Facebook taps Ray-Ban makers to help develop AR glasses for replacing your smartphone, report says


Facebook taps Ray-Ban makers to help it develop augmented reality glasses that can make calls, surf social media and more, claims report

  • Facebook has tapped Luxottica to help it design AR glasses says CNBC 
  • The product is reportedly code-named Orion and has myriad capabilities 
  • Sources tell CNBC it will be able to make calls and live-stream on social media 
  • Orion isn’t expected to be available until 2023 to 2025 
  • Facebook has long voiced an interest in creating AR glasses, with Mark Zuckerberg teasing these plans at the F8 developer conference in 2017 

Facebook is still firmly in the race to develop augmented reality glasses according to a new report.

CNBC says the company has enlisted the help of Italian eyewear company Luxottica, which owns popular brands like Oakely and Ray-Ban, to help it design the product.

Sources familiar with the project told CNBC that the device is code-named Orion and is not only being designed as an augmented reality headset, but as a replacement for one’s smart phone. 

Pictured is a design Facebook previously patented for a device it describes as being a 'near-eye-display' which is likely the beginning stages of its AR glasses.

Pictured is a design Facebook previously patented for a device it describes as being a ‘near-eye-display’ which is likely the beginning stages of its AR glasses.

The report suggests Facebook wants the device to take calls, stream social media, and show information off the web, similar to Google’s felled Google Glass product. 

Orion may also come with a voice assistant capable of taking audio commands, reports CNBC.  

Earlier this year reports from Business Insider confirmed that the social media giant moved hundreds of employees from its Facebook Reality Labs research division to a totally new unit devoted to augmented reality hardware.  

The team was reportedly being helmed by Michael Abrash, an AR/VR exec, as well as Andrew ‘Boz’ Bosworth, Facebook’s vice president of augmented reality and virtual reality.  .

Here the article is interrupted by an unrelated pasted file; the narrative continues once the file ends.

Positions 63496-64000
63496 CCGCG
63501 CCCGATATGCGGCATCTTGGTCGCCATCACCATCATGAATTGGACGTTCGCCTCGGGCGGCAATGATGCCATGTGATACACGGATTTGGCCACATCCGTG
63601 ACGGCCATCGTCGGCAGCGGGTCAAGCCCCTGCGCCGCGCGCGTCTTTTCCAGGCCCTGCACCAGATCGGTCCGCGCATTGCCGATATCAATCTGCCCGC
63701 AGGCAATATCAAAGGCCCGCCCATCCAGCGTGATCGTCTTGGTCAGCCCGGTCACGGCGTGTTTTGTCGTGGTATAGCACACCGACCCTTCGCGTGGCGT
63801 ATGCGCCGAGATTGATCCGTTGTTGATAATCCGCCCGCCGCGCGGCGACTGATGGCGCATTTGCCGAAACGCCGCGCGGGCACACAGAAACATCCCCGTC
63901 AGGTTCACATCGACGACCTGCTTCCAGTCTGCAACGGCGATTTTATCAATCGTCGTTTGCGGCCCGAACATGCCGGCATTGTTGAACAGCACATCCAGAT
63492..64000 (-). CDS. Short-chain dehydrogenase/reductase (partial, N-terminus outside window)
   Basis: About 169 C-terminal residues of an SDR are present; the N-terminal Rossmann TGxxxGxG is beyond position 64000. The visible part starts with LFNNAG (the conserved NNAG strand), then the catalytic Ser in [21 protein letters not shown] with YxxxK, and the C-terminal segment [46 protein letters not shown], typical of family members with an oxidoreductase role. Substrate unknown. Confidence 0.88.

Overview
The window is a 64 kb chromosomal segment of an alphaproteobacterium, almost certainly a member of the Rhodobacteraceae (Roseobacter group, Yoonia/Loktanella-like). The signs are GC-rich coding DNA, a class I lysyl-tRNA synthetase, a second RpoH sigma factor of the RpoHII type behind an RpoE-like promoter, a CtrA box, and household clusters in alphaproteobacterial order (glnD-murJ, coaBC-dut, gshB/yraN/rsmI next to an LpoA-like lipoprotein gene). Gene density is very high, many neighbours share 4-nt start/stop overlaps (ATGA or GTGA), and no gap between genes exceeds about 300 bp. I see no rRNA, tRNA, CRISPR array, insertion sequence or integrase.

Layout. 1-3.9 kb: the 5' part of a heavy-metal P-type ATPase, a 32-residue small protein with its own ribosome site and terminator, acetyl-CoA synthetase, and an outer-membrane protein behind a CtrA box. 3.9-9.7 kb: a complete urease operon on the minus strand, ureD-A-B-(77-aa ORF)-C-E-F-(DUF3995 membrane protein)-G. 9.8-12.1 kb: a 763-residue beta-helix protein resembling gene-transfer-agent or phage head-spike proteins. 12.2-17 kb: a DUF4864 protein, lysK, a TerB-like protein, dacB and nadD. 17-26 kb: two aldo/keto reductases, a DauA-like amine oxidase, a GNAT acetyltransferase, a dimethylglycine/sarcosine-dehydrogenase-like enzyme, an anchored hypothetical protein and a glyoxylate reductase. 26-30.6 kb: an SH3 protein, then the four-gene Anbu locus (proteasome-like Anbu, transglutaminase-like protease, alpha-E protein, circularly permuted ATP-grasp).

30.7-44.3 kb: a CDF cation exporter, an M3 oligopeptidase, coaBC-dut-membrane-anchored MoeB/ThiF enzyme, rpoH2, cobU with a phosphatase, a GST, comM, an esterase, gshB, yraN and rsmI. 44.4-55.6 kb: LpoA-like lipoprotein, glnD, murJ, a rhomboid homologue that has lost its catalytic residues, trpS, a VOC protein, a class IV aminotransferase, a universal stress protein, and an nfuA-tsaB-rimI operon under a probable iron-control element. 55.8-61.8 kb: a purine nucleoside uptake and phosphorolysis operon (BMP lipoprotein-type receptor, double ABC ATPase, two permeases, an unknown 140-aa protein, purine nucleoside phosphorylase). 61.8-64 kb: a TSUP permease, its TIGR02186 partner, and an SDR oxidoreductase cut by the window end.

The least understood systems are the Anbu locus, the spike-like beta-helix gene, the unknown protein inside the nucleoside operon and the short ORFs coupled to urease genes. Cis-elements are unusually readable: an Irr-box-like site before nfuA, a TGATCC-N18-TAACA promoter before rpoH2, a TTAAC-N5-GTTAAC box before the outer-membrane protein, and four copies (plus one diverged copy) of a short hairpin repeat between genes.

As exemplified by the recent collaboration between Facebook Luxottuca, the glasses are expected to be more minimalist and light than AR headsets like Microsoft’s Hololens or the Magic Leap.   

According to CNBC, the glasses, though currently in-the-works aren’t expected to be available to consumers imminently. Sources  say, if the product is designed successfully, they might go on sale between 2023 and 2025.

Facebook has voiced an interest in AR glasses before. 

At Facebook's 2017 F8 conference, Zuckerberg teased the company's hopes of creating a pair of AR glasses. File photo

At Facebook’s 2017 F8 conference, Zuckerberg teased the company’s hopes of creating a pair of AR glasses. File photo

In an interview last year, Ficus Kirkpatrick, Facebook’s head of augmented reality, confirmed the company’s AR ambitions in an interview with TechCrunch.   

‘Well of course we’re working on it,’ Kirkpatrick said in the interview. 

‘We are building hardware products. We’re going forward on this…We want to see those glasses come into reality, and I think we want to play our part in helping to bring them there.’

At the time, Kirkpatrick provided scant details on how the glasses would look or function, however.   


Facebook in 2014 paid a whopping $2 billion to acquire virtual reality headset maker Oculus, releasing several iterations of VR goggles since then. 

However, in the ensuing years, Facebook CEO Mark Zuckerberg and others in the company have signaled a deeper interest in augmented reality. 

At Facebook’s F8 developer conference in 2017, Zuckerberg teased the company’s hopes to create a pair of AR glasses. 

‘We know where we want this go eventually – glasses or contact lenses that overlay this,’ Zuckerberg said at the time.  

‘This will help us mix the physical and digital in new ways, and make reality better.’    


Facebook’s VR arm Oculus patented an augmented reality system for glasses that would allow wearers to see virtual objects – and presumably Facebook posts and notifications – in the real world around them. 

The technology will use a waveguide display to project light onto the wearer’s eyes to show images and video.

The approach is similar to the one used by Microsoft’s HoloLens AR headset and the mysterious glasses being developed by the Google-backed startup Magic Leap. 

The pictured design is smaller and sleeker than the HoloLens headset.

 Pasi Saarikko, who came to Oculus as lead optical scientists after leading the optical design of the HoloLens at Microsoft, is one of the patent authors.

Last August, Facebook was granted approval for a patent describing a pair of ‘near-eye display’ glasses.  

According to the filing, the display ‘may augment views of a physical, real-world environment with computer-generated elements’ and ‘may be included in an eye-wear comprising a frame and a display assembly that presents media to a user’s eyes.’ 

Using a waveguide display, the technology will project light onto the wearer’s eyes to show images and video.       


Source link


Leave a Reply

Brooke Shields, 54, stuns in a semi-sheer floral brocade gown

Professional competitive eater destroys 12,000-calorie, 10-patty burger meal